Research Report from the Intergenerational Foundation, available now.
- The Intergenerational Foundation (IF) was established in February 2011 to promote fairness between generations. Our work involves conducting research and educating decision makers, opinion formers, the media and the public of the rights of younger and future generations to be treated more fairly by policy makers and society as a whole.
- IF wanted to benchmark intergenerational attitudes in the UK compared with other countries.
- The research analysed the latest European Social Survey (ess.nsd.uib.no), which undertakes a biennial survey of social attitudes across 29 countries (including the former Communist bloc countries) with just under 57,000 respondents.
- A range of questions was asked which IF believes have serious intergenerational implications:
- British people in their 20s achieved the lowest scores of any country in relation to being viewed with respect.
- British people in their 20s came near-bottom for being friendly, competent, viewed with admiration and having high moral standards.
- In terms of contempt, British people in their 20s came first and in terms of pity, British people in their 20s came third.
- When asked to rate overall how positively or negatively people felt towards those in their 20s, respondents from the UK gave its younger people the lowest score of any country, coming 29th out of 29 countries.
- However the economic contribution of British young people in their 20s was recognised with the UK coming 13th out of the 29 countries surveyed.
- The contrast between the low esteem that British people in their 20s are held in the UK compared to those aged over 70 years was also striking. The scores for those aged over 70 were in line with the average across all the countries surveyed.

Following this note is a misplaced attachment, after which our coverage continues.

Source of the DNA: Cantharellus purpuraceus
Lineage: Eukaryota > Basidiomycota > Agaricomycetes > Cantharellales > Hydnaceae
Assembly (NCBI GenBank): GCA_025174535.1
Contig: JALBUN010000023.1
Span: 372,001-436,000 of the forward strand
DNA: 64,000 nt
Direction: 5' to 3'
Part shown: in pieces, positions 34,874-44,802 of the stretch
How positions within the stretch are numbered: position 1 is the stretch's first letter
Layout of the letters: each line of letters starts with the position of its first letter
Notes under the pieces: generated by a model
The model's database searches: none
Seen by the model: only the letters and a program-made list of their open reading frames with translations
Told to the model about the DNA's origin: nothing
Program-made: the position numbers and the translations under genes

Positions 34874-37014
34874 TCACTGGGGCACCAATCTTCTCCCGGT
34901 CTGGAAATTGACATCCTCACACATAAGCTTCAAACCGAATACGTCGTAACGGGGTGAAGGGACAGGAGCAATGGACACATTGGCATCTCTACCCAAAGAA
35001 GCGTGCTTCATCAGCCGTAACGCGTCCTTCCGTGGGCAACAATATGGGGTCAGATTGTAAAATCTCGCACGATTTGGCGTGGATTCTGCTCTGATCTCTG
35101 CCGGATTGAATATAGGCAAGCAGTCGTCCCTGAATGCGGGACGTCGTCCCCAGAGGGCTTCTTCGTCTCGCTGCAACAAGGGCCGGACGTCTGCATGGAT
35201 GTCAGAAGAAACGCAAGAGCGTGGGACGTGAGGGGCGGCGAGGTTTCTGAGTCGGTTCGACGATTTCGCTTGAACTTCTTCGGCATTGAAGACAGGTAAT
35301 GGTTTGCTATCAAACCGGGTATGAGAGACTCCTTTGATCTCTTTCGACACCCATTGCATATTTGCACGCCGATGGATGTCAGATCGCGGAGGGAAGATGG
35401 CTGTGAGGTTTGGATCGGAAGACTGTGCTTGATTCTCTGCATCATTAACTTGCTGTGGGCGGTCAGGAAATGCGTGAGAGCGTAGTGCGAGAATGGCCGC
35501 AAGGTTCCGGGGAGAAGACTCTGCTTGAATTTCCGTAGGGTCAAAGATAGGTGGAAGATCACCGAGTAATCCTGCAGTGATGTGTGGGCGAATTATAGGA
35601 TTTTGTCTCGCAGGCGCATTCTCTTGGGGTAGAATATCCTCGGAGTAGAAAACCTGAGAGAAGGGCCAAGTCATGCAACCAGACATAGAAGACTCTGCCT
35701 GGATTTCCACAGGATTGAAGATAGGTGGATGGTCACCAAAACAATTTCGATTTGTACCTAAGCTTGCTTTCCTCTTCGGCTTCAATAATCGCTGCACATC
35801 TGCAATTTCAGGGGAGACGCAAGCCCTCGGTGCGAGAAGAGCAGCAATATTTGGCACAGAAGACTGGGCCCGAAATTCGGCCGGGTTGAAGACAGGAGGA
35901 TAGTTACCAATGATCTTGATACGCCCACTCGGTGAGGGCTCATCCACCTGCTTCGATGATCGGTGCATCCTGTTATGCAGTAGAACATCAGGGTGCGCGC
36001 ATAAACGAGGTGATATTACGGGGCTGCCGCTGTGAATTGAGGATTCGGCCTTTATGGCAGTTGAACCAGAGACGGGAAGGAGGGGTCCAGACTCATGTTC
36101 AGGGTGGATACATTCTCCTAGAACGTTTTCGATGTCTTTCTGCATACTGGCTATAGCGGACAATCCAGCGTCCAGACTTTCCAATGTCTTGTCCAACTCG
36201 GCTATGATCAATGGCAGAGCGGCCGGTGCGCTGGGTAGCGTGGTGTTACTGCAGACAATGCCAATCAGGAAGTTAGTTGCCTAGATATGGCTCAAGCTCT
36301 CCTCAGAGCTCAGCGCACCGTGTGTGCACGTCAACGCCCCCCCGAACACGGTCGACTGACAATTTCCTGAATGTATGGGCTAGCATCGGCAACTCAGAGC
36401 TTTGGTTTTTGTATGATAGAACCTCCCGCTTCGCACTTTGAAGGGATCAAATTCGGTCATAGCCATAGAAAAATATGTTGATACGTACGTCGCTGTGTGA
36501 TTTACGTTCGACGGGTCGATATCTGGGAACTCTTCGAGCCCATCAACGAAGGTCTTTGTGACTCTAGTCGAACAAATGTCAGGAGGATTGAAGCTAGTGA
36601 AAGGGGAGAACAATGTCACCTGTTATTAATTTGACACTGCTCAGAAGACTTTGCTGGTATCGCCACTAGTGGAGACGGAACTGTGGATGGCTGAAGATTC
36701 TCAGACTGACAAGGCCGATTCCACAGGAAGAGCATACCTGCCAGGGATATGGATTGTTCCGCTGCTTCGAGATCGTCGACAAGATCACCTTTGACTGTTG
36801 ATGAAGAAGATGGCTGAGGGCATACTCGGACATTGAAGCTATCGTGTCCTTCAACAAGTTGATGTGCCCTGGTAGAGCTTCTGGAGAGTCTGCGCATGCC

(The scores are summarised in the Background section of this document).
- There seems to be a current imbalance in intergenerational relations in the UK, with British younger people perceived in a much worse light than their continental counterparts.
- IF believes a national debate is required on the obligations different generations owe each other.
- At a time when so called ‘baby boomers’ are striking and campaigning for pension rights, welfare, health and social care needs, younger generations are having to deal with high unemployment, increasing part-time work, high rents, unaffordable housing, increased tuition fees as well as a societal perception that they are not valued.
- The Intergenerational Foundation believes we owe young British people in their 20s a greater degree of respect and gratitude and a fairer future as they are society’s future taxpayers and pension, health and social-care providers after all.